No.23, The Mall, Lahore. Most of us would understand the importance of such a location. Any location, indeed, on this famous city’s main thoroughfare would be considered prestigious.
No. 23, opposite the Lahore High Court and adjacent to the Cathedral, has the same panache, and is named the Masson Narsingdas Building. Since 1930, it has also been the premises of Zaidis Studio.
The genesis of the photographic studio in Lahore lies in the fact that the first generation of the Zaidis, the brothers Syed Wazir Ali Zaidi and Syed Nazir Ali Zaidi, original founders of their first studio in Benaras in 1904, were graduates of the (then) Mayo School of Arts.
Syed Mohammad Ali Zaidi, the second-generation proprietor of the business, continued to invest in the best cameras and lenses at different points, knowing well the importance of keeping up with technology. As is evident, the quality of the earlier Black and White photography, as well as that of later colour photography, remains second to none. Crystalline in appearance, portraits and landscapes alike are superb examples of a meticulous approach and the painstaking craft of portraiture.
From the moment of its inception, the portraiture studio acquired a reputation for excellence, quickly making it one of the two most prominent studios in the city. No doubt, the care and attention lavished on every client, the absolute command over the medium, and commitment to his profession all worked toward the photographer being highly valued in the cosmopolitan milieu that characterised Lahore at that time.
Now primarily a valuable resource for researchers, the archive that resulted over an unbroken period of time, is a visual repository of history and culture, in the truest sense. This is stated by the words of the late Shahid Zaidi himself: “Though the photographs show a lost imperial and aristocratic past, they are significant for a host of reasons for different audiences. For costume enthusiasts the range of high quality dresses is a rich source of inspiration. The social and political historian can study the countenance of personalities from important periods of history.”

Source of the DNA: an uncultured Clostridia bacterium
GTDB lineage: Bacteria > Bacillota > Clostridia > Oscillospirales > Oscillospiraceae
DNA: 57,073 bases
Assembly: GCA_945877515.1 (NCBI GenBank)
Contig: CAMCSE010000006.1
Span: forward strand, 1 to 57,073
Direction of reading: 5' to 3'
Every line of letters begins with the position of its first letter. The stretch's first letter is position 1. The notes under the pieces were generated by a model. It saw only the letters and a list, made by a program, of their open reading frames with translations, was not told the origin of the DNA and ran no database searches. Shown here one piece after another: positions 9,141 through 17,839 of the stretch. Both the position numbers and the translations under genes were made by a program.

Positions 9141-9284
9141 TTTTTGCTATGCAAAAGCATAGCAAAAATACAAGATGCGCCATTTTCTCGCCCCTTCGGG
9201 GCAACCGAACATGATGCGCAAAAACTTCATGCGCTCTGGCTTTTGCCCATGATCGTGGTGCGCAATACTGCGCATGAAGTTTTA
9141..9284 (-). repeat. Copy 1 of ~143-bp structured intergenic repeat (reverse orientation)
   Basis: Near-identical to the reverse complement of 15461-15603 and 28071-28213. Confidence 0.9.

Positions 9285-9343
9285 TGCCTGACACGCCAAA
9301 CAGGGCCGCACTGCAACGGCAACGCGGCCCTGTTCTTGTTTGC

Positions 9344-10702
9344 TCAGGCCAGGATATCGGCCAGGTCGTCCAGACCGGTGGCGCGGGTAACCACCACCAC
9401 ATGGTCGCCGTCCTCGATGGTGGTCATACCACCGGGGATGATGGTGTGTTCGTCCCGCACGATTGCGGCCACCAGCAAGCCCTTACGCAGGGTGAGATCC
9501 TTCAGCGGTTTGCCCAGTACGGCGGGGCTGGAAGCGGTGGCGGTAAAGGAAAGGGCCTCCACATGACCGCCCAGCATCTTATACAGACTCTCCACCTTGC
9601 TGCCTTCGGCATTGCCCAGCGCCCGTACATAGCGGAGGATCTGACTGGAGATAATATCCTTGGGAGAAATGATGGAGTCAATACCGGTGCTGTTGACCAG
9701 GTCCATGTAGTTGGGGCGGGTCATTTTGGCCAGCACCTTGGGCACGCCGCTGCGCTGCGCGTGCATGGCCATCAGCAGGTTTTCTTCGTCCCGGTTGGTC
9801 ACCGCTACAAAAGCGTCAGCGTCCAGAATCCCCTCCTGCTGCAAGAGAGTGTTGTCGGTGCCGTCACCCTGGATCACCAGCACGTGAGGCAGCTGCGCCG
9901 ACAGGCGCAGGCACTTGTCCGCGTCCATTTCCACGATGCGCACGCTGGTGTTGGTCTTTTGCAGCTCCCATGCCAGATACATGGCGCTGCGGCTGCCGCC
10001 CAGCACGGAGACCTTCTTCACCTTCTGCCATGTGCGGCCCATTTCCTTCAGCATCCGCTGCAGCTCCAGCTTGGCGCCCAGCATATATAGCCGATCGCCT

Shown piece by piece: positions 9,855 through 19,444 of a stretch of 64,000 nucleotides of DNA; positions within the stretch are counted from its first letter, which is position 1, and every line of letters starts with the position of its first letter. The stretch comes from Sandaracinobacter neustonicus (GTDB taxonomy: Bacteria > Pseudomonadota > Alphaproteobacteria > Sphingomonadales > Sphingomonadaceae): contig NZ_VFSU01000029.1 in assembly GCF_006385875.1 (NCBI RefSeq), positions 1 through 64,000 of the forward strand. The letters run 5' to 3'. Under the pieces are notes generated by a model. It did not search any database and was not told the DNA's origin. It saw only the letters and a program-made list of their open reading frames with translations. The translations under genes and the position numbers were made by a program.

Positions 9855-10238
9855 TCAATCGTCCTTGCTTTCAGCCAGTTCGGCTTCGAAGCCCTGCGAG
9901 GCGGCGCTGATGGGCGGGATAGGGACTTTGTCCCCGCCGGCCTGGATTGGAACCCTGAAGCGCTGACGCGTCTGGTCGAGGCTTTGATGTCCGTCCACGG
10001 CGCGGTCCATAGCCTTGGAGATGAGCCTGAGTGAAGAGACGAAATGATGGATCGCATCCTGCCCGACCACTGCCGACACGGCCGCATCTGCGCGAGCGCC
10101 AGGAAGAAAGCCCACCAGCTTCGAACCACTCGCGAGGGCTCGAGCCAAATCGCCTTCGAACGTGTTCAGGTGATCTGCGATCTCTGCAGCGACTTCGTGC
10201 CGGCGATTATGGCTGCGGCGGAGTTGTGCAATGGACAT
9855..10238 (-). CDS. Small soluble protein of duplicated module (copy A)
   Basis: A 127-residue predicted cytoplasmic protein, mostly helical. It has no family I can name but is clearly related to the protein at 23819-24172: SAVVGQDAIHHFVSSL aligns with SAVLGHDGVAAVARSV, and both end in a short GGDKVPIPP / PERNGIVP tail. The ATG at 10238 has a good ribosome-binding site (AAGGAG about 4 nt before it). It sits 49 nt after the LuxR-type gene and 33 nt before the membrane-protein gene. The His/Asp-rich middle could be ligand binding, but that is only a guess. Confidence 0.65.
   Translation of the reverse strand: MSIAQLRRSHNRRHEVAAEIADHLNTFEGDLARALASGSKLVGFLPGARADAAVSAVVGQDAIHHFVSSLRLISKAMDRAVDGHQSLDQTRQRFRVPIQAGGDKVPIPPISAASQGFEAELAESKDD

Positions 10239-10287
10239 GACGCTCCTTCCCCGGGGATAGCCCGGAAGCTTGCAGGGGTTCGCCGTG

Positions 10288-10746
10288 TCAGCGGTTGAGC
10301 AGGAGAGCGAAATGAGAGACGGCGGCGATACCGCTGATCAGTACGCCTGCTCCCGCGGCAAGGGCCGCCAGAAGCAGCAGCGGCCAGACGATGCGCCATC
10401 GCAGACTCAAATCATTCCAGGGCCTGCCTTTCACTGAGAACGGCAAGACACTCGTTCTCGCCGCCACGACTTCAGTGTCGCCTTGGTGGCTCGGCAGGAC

The list of clients and subjects whose portraits displayed is truly impressive. It includes Quaid-e-Azam Mohammad Ali Jinnah, a young Imran Khan, various royal personages, families, and even celebrities many of whom posed for Mr. Shahid Zaidi, the third-generation photographer, before he passed away in July 2022.
The Zaidi family must be held in the highest respect and honour for the unparalleled contribution they have made to the field of cultural anthropology of such historic times, and there is no doubt that many individuals too, are indebted to them for having assiduously preserved personal and familial memories.
The current exhibition ‘Through The Lens’, is a homage to the Zaidi family in general, and the Late Shahid Zaidi in particular. Avid outdoorsman, pilot, fisherman, and mountain climber, he was the custodian of a few hundred thousand negatives, each a small part of the society and times of the city that was Lahore. He had the foresight to begin digitizing the old format negatives (many on glass slides), by photographing the negatives with a high resolution digital camera. The result of his labours is before you. The digitising process will take a few more years. We await the unfolding of the full story once this massive task is complete.